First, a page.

Learning to play again.

As any parent of children knows, and as the creators of Toy Story have gotten rich demonstrating, the little ones love their creative play time. I think parents enjoy this just as much, however, because of the funny, oftentimes bizarre things that come out of your kid’s noggins.

Yesterday, my four-year-old came downstairs from his room after at least 30 minutes setting up a dramatic masterpiece battle scene which we would soon enter. He proudly announced, “Daddy, it’s time to defeat the evil Mr and Mrs Potato Head. They have taken over the room, and they have family in town, so it’s gonna get messy.”

The level of seriousness with which he plays is a paramount feature of the three-foot life, and probably a good reminder that we need to take our play as seriously as our work. We storm the stairs, making our way to the room. When we get there, Benjamin rushes upon the toys like Braveheart leading his Scotsmen into battle.

And then he stops. Pause the action, que flailing hands. Benjamino Spielbergo es no happy.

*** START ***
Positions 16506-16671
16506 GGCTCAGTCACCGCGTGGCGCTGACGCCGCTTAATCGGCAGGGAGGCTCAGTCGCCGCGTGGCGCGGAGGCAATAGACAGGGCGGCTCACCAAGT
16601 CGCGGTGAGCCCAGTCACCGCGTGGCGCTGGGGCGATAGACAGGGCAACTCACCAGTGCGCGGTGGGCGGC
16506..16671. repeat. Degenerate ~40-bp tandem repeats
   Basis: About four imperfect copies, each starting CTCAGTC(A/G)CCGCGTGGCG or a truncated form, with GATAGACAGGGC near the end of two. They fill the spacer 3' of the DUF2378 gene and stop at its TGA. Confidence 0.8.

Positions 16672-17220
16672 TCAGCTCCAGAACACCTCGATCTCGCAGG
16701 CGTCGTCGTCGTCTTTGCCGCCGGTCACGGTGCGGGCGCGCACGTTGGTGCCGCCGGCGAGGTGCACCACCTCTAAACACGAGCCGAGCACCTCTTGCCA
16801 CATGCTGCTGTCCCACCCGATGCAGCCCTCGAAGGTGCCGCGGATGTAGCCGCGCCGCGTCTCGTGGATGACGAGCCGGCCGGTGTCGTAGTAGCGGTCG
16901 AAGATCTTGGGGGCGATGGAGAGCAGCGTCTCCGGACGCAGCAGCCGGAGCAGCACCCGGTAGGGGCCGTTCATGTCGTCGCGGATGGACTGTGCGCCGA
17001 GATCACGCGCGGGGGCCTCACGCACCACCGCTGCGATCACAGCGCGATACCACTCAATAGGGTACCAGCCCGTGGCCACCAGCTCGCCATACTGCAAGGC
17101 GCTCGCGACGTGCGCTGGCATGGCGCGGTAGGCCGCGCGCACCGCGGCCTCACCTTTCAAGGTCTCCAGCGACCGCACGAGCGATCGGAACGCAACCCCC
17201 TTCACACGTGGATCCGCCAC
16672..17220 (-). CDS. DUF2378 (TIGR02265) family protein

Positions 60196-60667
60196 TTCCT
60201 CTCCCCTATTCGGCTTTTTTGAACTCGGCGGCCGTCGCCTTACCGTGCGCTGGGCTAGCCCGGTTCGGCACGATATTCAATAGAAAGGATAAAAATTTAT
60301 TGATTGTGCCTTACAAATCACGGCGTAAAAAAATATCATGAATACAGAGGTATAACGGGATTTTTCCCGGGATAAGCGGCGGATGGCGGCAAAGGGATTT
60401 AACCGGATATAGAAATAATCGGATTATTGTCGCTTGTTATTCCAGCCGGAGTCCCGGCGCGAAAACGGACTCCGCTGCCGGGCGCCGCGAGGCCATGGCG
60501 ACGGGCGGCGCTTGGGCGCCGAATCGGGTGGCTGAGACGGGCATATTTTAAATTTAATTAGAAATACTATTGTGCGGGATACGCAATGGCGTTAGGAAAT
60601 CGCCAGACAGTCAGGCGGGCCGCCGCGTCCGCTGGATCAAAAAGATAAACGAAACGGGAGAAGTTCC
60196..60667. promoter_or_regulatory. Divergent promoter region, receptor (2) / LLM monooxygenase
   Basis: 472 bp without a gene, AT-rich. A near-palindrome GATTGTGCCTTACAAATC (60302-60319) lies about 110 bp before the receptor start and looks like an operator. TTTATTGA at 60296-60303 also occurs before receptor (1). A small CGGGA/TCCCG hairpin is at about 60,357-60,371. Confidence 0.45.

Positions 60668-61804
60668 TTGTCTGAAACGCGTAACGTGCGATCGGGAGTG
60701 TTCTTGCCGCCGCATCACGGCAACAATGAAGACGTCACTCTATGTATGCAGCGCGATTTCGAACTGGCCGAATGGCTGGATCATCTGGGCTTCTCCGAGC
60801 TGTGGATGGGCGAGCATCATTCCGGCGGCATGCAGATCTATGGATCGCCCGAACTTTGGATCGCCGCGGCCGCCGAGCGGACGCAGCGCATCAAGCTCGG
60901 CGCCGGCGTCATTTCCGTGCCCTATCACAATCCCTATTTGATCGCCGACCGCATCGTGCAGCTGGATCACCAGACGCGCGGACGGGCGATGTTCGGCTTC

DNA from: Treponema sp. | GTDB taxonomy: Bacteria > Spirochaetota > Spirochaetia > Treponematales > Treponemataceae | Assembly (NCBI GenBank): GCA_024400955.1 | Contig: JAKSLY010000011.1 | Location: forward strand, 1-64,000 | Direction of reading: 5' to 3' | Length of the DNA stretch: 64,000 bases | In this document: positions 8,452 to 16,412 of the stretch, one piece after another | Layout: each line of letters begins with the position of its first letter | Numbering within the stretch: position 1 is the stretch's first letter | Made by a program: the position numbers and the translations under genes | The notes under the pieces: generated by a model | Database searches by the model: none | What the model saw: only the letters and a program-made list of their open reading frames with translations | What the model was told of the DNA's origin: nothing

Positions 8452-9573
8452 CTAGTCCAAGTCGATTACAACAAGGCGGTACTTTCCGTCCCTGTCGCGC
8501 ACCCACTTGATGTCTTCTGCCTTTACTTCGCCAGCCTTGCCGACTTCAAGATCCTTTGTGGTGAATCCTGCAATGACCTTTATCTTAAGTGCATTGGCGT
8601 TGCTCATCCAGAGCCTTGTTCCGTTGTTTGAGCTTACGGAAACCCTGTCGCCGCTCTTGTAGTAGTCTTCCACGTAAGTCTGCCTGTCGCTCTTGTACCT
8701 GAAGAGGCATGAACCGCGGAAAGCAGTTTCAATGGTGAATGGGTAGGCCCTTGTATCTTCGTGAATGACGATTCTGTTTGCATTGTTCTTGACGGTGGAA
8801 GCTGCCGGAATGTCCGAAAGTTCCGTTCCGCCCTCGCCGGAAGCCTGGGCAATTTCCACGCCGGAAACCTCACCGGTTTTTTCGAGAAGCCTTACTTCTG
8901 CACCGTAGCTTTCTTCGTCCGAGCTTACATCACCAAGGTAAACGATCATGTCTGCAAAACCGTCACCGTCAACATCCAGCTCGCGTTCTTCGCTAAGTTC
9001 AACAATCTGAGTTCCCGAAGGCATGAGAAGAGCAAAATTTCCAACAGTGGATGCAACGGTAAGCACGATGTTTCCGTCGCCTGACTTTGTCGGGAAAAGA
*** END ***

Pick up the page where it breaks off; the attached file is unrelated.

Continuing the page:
“No, no, no,” he says emphatically, looking at me. “This is all wrong. You can’t defeat bad guys without music, and we don’t have any music. We need some music to make this work.” I can barely contain myself at this point, but I try to help him find some music. He goes downstairs and borrows the attachment for the crib—you know, the one that plays lullabies and makes nature sounds.

He sets the music maker to Bach’s lullabies and, with delight, says, “Okay. That’s better. We have music, so now we can kill the bad guys.” What ensues is the complete slaughter of every potato and stuffed animal in the western world. The directorial debut of Mr Spielbergo is an epic triumph.

I had so much fun learning how to play again with my son. It’s as if, somewhere along the way working and paying bills and taking care of all the issues in life, we forget how to delight in our play. But, by God’s grace, the three-foot Spielbergo brings me back.

Photo Credit.

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